In this collection of new and previously published essays, political theorist Isaac D. Balbus deepens and extends the feminist neo-Kleinian account of sexual, political, and technological domination he developed in his earlier works.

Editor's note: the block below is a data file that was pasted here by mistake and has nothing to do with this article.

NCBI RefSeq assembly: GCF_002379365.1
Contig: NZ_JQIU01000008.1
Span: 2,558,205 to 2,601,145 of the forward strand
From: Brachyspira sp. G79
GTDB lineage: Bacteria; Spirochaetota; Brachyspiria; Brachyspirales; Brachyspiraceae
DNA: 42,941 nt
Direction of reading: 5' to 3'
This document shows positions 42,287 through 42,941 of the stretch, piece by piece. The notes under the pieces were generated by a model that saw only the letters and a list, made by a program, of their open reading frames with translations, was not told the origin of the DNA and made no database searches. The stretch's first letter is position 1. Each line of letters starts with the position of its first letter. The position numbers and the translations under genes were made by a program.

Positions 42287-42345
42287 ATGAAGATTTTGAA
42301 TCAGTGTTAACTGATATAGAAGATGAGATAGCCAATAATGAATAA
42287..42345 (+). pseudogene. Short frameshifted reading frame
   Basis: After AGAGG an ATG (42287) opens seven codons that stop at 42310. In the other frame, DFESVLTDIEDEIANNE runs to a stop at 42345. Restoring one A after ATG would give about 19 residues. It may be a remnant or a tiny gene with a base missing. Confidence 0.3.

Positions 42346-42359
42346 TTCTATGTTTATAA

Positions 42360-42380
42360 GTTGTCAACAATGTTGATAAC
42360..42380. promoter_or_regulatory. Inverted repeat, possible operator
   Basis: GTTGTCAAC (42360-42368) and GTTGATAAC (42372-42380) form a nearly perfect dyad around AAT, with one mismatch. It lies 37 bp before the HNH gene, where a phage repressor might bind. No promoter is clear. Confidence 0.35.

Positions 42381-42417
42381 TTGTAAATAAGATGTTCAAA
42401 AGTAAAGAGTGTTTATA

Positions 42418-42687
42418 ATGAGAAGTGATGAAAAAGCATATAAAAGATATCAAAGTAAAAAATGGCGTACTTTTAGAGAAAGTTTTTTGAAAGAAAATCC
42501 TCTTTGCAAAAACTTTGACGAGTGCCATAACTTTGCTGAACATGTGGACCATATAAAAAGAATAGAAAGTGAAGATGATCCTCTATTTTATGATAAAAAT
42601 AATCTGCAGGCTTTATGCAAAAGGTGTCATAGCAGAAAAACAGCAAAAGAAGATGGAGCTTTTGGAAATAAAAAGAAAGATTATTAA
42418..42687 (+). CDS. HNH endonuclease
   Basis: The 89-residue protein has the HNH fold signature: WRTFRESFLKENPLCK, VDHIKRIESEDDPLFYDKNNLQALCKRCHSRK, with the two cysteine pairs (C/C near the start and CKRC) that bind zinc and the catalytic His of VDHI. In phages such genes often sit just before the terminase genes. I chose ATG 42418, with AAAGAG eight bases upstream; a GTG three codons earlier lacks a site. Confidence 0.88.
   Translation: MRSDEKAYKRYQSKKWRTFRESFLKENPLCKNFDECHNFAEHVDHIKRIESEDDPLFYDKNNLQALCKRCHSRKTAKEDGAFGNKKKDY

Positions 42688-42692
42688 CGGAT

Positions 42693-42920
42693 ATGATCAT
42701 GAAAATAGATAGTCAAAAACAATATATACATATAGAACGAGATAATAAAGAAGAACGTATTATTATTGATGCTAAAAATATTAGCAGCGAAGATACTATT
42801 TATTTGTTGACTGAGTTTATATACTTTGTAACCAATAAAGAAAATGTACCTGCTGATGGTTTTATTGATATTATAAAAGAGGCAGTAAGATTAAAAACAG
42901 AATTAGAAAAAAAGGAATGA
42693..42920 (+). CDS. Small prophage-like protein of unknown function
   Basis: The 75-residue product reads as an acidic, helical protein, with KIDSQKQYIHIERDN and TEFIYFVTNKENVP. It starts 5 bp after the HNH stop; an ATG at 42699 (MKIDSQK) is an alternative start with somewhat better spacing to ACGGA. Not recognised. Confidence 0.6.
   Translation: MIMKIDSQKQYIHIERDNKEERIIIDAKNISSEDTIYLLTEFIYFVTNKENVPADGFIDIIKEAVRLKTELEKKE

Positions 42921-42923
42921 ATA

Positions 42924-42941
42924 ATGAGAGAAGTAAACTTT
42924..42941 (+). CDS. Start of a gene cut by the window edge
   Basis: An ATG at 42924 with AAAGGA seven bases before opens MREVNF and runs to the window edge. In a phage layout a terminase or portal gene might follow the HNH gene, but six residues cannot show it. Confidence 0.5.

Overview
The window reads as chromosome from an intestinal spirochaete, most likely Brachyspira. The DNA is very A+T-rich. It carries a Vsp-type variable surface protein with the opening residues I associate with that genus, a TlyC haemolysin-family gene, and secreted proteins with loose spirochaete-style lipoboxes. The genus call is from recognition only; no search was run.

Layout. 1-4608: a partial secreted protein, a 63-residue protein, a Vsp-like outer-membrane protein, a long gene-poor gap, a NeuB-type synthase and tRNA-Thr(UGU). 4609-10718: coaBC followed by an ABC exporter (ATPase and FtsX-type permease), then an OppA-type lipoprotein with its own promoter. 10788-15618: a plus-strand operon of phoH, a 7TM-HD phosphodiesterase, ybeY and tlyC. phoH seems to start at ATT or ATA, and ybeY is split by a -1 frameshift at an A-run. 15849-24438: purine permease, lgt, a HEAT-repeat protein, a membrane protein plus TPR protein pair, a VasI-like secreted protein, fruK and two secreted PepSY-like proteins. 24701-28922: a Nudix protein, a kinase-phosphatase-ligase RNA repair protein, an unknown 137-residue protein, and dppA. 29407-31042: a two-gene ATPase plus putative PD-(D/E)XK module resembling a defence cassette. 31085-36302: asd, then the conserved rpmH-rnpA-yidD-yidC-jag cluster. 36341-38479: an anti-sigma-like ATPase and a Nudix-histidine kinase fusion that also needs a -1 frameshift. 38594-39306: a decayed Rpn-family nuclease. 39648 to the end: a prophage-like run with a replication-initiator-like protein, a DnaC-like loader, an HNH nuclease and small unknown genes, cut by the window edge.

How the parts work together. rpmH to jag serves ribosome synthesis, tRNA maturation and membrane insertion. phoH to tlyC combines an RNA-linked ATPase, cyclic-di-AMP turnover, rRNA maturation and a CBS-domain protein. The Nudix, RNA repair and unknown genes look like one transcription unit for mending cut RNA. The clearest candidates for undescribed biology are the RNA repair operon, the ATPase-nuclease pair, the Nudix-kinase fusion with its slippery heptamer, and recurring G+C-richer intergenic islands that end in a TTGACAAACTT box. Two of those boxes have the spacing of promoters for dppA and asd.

The first half of "Mourning and Modernity" responds to Marxist, non-psychoanalytic, feminist, and post-structuralist criticisms of that psychoanalytic account. The second half applies Kleinian theory to a number of salient topics, including: the issue of reparations for slavery and racism, the fantasies of omnipotence fostered by computer-mediated communication, and the way in which deep ecology and 12-step recovery programs contest omnipotence in the realms of production and consumption. Balbus conceptualizes modernity as a manic cultural defence against mourning the very losses it mandates and as a source of reparative movements of mourning that challenge its contemporary configuration. This argument allows Balbus to transcend the tired debate between those scholars for whom modernity is an unambiguous emancipation and those for whom modernity is entirely bereft of emancipatory possibilities. Mourning and Modernity thus renews the tradition of critical cultural psychoanalysis that includes the works of Erich Fromm, Herbert Marcuse, Norman O. Brown, Christopher Lasch, and Dorothy Dinnerstein, and will be particularly provocative to readers who are familiar with that tradition as well as anyone who is interested in the intersection of psychoanalysis and social or political theory.